Principles of Economics ECON1008

Principles of Economics ECON1008
Applied Writing Assignment (Part 1)
Semester 2, 2017
1. This assignment is due on week 5 Thursday 27th July 2017 (12noon).
2. It is worth 10% of your overall assessment.
3. ALL assignments need to be submitted via TURNITIN.
4. The word limit is 500 words.
5. You will be required to support your arguments with information from a range of sources.
Failure to cite properly is evidence of academic misconduct and will result in marks being
deducted. You can access guides and information about referencing from the following link:
6. Extensions to assignment submission dates are not granted for some courses. Any
arrangements in place for extensions will be indicated by the Course Coordinator or Lecturer.
Requests closer to the submission date need to be negotiated with the Course Coordinator,
and will require at minimum, a medical certificate or other documentation regarding your
reason for seeking an extension.
7. NO late assignments are allowed.
8. Assignments and feedback will be returned to you within two weeks of you submitting your
1. You will need to answer each question individually and not in a whole essay.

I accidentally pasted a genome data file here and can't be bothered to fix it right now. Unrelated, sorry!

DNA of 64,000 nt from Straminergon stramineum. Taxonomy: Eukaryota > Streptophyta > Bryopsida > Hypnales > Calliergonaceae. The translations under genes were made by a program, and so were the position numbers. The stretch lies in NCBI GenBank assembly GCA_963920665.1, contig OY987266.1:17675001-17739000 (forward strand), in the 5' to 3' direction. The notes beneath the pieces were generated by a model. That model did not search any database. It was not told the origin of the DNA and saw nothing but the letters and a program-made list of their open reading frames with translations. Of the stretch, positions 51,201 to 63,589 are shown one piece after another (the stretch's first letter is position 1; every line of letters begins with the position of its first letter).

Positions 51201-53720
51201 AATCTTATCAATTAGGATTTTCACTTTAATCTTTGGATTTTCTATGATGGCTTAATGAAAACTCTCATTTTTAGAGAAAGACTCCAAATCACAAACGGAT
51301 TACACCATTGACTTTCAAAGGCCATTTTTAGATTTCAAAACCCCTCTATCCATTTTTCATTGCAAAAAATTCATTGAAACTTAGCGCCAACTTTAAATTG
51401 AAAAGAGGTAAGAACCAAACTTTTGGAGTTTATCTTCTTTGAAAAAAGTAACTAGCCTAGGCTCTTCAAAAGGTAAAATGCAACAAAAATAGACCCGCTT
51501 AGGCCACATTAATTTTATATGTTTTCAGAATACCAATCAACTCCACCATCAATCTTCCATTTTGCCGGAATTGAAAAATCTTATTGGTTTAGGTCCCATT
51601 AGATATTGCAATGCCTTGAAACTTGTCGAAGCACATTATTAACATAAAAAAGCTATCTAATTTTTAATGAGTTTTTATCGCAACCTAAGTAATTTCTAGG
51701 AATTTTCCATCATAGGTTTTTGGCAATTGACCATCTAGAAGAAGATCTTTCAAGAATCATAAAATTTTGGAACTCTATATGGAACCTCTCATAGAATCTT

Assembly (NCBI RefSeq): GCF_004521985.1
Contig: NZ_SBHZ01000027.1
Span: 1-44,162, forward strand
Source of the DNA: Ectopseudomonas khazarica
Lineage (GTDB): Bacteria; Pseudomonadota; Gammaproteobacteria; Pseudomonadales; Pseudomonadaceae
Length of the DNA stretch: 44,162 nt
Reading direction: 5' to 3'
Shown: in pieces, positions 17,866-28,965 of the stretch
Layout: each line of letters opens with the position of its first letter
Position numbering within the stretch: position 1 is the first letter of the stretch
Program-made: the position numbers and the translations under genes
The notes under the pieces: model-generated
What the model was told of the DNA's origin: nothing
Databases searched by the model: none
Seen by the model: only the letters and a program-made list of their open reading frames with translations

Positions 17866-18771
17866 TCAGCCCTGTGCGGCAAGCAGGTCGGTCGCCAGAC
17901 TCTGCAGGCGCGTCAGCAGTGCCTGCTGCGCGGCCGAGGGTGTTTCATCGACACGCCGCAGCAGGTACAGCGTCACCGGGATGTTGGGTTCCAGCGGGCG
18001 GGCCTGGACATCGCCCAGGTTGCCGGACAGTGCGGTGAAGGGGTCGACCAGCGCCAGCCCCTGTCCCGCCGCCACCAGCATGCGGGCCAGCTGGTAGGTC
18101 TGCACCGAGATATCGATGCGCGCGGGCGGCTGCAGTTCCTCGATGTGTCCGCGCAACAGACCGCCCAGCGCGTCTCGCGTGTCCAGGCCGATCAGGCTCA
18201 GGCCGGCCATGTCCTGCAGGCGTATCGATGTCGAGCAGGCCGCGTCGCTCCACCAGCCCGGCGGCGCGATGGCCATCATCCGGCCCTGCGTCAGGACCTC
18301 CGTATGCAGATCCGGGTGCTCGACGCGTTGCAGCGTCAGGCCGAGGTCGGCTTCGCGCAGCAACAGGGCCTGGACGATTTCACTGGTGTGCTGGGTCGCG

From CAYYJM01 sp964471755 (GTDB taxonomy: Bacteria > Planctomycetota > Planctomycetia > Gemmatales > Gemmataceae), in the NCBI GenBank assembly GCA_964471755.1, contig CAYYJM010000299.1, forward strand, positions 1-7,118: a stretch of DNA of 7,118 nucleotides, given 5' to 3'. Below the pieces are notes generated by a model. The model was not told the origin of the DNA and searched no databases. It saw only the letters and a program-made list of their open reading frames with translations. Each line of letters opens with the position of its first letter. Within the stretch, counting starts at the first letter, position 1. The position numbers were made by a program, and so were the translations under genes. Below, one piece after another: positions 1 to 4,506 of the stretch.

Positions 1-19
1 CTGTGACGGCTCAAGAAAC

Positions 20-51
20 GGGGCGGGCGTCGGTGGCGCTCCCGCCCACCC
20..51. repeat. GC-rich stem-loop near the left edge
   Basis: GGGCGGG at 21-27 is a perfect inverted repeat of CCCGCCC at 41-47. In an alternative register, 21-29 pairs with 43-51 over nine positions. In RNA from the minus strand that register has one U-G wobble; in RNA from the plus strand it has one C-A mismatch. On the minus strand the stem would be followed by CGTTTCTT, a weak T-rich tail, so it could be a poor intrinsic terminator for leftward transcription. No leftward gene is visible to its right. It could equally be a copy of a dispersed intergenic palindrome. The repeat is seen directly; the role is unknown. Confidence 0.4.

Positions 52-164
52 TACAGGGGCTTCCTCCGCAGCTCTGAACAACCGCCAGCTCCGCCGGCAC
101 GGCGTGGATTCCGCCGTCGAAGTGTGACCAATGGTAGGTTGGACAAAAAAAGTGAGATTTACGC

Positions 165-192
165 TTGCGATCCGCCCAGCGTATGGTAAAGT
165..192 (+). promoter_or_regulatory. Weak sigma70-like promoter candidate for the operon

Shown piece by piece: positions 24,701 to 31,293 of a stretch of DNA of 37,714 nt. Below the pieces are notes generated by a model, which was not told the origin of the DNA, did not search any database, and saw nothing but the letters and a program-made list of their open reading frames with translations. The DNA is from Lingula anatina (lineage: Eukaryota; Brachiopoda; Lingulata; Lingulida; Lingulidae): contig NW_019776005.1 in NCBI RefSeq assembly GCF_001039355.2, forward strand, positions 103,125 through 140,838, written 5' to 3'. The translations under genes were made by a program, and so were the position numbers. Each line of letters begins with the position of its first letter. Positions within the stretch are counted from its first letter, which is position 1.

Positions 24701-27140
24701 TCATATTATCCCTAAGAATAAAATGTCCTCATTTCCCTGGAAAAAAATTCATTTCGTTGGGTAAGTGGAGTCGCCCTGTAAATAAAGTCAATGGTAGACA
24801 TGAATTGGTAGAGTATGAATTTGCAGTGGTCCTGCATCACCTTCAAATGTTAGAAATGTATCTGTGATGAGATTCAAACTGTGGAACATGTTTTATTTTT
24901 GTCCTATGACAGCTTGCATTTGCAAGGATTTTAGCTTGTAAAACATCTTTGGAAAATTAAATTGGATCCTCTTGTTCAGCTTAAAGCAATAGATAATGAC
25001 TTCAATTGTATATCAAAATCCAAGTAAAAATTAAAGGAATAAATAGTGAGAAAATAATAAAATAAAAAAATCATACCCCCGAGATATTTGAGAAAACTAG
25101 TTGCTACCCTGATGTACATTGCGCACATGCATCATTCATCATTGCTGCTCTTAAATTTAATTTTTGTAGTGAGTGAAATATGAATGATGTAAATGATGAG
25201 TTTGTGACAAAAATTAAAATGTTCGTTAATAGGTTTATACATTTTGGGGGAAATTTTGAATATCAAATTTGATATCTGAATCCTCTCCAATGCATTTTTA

2. You will need to include well-labelled diagram/s in your answers.
3. Please remember to include a reference list in your essay. Failure to do so will result in possible
Read the attached news article and answer the questions following it.

 FEBRUARY 17 2017
We’re about to suffer a worldwide olive oil shortage
 Amanda Erickson
It might be the saddest quote you read today: “Olive oil is becoming a luxury.”
That comes courtesy of Italian chef Francesco Mazzei, who runs the Italian restaurant Sartoria in
London. Mazzei depends on olive oil for much of his cooking. But because of a shortage, he
says prices are skyrocketing. He’s even had to raise menu prices to compensate.
Among chefs in London, it’s a common refrain. Ben Tish, who runs a Spanish and Italian tapas
restaurant, says he buys about 100 litres of olive oil a week, to top grilled flatbread, mix into
aioli and prepare luscious olive oil cakes. He now pays about 13 per cent more, £26 ($42.20) for
five litres.
And things are only going to get worse. Experts are predicting a worldwide shortage in the next
couple of months, jacking up prices around the globe.
The problem is several terrible years in the making. Erratic weather in Spain, Italy and Greece,
where the bulk of the world’s olive oil is produced, has decimated crops. In Italy, unseasonably
hot and muggy temperatures have attracted fruit flies and bacteria, damaging groves. Farmers
say their yields will be cut in half this year.
In Greece, a heat wave could cost growers more than a quarter of their crop. Flooding in Spain’s
most fertile regions has decimated its harvest. Overall, experts say, global production is set to
fall about 8 per cent.
These shortages come as demand for the product has skyrocketed around the world.
Soaring Chinese demand
China has recently become enamoured with the stuff, consuming nearly $US200 million ($260